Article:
By Marty Lloyd Woldman
In recent weeks, President Trump’s war on immigrants has been much publicized. Measures include building a wall on the Mexican border, banning immigrants from predominantly Muslim countries, and calling for the deportation of as many as 3 million undocumented immigrants who have allegedly committed crimes on U.S. soil. Trump ordered the Department of Homeland Security to look at withholding federal funding from cities that refuse to assist immigration officials, a loose collection of municipalities known as “sanctuary cities.”
On January 31st, Texas Governor Greg Abbott ramped up the rhetoric against sanctuary cities, saying, “Some law enforcement officials in Texas are openly refusing to enforce existing law. That is unacceptable. Elected officials don’t get to pick and choose which laws they obey. To protect Texans from deadly danger, we must insist that laws be followed.”
Hyperbole notwithstanding, this comment was pointed directly at Travis County Sheriff, Sally Hernandez, who refuses to target immigrants in custody for deportation. Travis County, the county of the state’s capital, announced it will only honor immigration holds in murder, aggravated sexual assault and human trafficking cases. At the time of this report, $1.5 million Travis County due from the criminal justice division of Abbott's office is being withheld.
In response, Charles Perry (R-Lubbock) proposed Texas Senate Bill, SB 4, which seeks to require law enforcement agencies (LEAs) in Texas to assist and participate in the investigation and determination of the legal status of immigrants who come into their custody. Generally, the job of arresting, detaining, and deporting immigrants is carried out by a branch of the Department of Homeland Security called U.S. Immigration and Customs Enforcement (ICE). After all the testimony (over 450) and with over 1,500 people signing in opposition, the Senate State Affairs Committee passed Senate Bill No.4 with a 7-2 vote along Party lines.
In addition to this onslaught of attacks on immigrants, The Notice blog has sources reporting that ICE fugitive-ops is on the ground now in Travis County with 4 teams of 5 to 10 officers each. CBP (Customs and Border Protection) has also been activated to help with detention and arrest. We understand that for those with criminal warrants, outstanding orders are being specifically targeted. Those with DACA (Deferred Action for Childhood Arrivals), deferred action, stays of removal, and pending U visas are not on the list for targeting. But our source also says that it can always change based on the discretion of the supervisor reviewing individuals for removal.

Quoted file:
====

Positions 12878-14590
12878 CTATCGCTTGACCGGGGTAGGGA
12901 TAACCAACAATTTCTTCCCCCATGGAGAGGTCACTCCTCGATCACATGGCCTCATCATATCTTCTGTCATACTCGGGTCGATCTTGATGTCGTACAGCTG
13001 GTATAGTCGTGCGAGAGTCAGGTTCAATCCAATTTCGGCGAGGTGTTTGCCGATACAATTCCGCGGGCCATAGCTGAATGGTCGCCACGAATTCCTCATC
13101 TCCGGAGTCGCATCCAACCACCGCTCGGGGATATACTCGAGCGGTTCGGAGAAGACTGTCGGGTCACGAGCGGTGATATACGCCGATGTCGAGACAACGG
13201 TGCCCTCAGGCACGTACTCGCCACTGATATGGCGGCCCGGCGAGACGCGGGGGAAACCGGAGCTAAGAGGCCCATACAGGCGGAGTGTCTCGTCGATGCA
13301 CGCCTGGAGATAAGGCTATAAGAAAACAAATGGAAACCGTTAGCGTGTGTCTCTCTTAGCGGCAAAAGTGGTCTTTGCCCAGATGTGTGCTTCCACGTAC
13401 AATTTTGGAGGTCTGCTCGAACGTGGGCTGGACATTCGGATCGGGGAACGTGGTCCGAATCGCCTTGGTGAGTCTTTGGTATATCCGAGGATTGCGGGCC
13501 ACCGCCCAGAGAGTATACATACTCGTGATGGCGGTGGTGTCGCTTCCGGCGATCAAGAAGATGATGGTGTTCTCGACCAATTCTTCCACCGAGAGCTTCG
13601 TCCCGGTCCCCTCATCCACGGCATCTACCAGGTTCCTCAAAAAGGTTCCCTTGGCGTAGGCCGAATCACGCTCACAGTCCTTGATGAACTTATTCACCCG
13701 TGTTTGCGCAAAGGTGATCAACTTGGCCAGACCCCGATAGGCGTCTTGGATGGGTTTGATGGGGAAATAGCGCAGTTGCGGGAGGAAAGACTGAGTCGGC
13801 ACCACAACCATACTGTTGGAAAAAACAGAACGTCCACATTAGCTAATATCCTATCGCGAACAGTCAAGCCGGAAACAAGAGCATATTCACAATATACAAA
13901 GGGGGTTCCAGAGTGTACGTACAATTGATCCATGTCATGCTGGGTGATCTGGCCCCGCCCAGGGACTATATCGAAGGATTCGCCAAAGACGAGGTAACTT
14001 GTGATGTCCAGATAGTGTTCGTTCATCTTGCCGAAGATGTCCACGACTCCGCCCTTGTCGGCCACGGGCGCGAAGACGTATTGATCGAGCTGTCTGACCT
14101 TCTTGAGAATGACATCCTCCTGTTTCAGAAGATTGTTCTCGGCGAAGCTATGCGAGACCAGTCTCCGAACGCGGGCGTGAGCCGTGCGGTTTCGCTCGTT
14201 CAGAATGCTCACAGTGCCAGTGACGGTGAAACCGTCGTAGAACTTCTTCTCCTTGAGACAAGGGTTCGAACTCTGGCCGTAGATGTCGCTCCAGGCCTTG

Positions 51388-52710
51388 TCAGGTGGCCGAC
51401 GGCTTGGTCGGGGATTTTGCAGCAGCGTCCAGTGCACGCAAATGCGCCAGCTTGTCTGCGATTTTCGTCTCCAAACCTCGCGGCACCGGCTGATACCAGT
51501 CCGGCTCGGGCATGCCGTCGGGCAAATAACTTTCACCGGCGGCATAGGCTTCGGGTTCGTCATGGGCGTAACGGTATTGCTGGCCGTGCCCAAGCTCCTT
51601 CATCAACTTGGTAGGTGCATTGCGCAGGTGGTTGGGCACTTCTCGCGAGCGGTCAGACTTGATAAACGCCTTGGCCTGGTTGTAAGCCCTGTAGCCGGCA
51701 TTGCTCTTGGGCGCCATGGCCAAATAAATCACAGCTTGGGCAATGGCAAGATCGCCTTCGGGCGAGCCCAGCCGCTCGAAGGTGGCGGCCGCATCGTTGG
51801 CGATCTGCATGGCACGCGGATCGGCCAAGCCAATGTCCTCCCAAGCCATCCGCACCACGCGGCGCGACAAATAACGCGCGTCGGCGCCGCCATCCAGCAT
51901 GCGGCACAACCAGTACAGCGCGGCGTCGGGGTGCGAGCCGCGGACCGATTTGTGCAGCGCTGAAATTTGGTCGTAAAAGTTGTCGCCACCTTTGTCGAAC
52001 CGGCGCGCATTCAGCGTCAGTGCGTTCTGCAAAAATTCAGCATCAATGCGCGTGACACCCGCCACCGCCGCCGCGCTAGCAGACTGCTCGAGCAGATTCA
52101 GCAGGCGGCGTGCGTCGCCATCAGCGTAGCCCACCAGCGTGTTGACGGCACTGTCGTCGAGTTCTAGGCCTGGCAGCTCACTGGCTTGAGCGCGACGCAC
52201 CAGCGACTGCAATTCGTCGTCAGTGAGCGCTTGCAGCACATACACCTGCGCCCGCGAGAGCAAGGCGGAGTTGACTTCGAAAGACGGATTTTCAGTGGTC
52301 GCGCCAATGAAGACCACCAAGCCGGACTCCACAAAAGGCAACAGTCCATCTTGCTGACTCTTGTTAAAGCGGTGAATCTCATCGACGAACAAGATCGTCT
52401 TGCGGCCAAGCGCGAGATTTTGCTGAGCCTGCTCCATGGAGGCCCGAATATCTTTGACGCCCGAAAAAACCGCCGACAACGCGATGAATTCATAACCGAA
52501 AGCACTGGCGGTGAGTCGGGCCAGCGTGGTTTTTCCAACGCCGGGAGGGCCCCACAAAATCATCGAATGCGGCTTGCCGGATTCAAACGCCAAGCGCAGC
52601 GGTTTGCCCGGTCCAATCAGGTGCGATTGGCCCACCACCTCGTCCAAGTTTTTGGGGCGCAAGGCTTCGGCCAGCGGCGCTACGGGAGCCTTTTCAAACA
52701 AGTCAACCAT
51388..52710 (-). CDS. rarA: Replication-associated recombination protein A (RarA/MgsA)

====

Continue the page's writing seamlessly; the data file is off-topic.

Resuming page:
“Right now there’s a lot of rumors that Immigration and Customs Enforcement is beefing up their officers here in Austin, because they plan to do a raid sometime in the weekend or sometime in the next few days,” said Alejandro Caceres, an immigration organizer for Grassroots Leadership.
The activist group is training volunteers on how to interact with law enforcement officials, local and federal, if an immigration raid breaks out in the area. The training is provided through a new program the organization started called “Sanctuary in the Streets,” which the organization says they’re borrowing from movements in Philadelphia.
“We’ve trained up to 130 people, but the plan is to train 500 people to get ready if a raid does happen,” said Caceres.
“Don’t open your door if there isn’t a warrant. Make sure that your kids don’t open the door as soon as the door is knocked. If there is a warrant, make sure that it’s signed by a judge. Make sure that everyone’s information is correct,” urges Caceres. “Don’t open your door. Don’t talk to officers if you don’t need to, and don’t sign anything.”
For further information on how you can protect the rights of immigrants, contact Alejandro Caceres at email@example.com.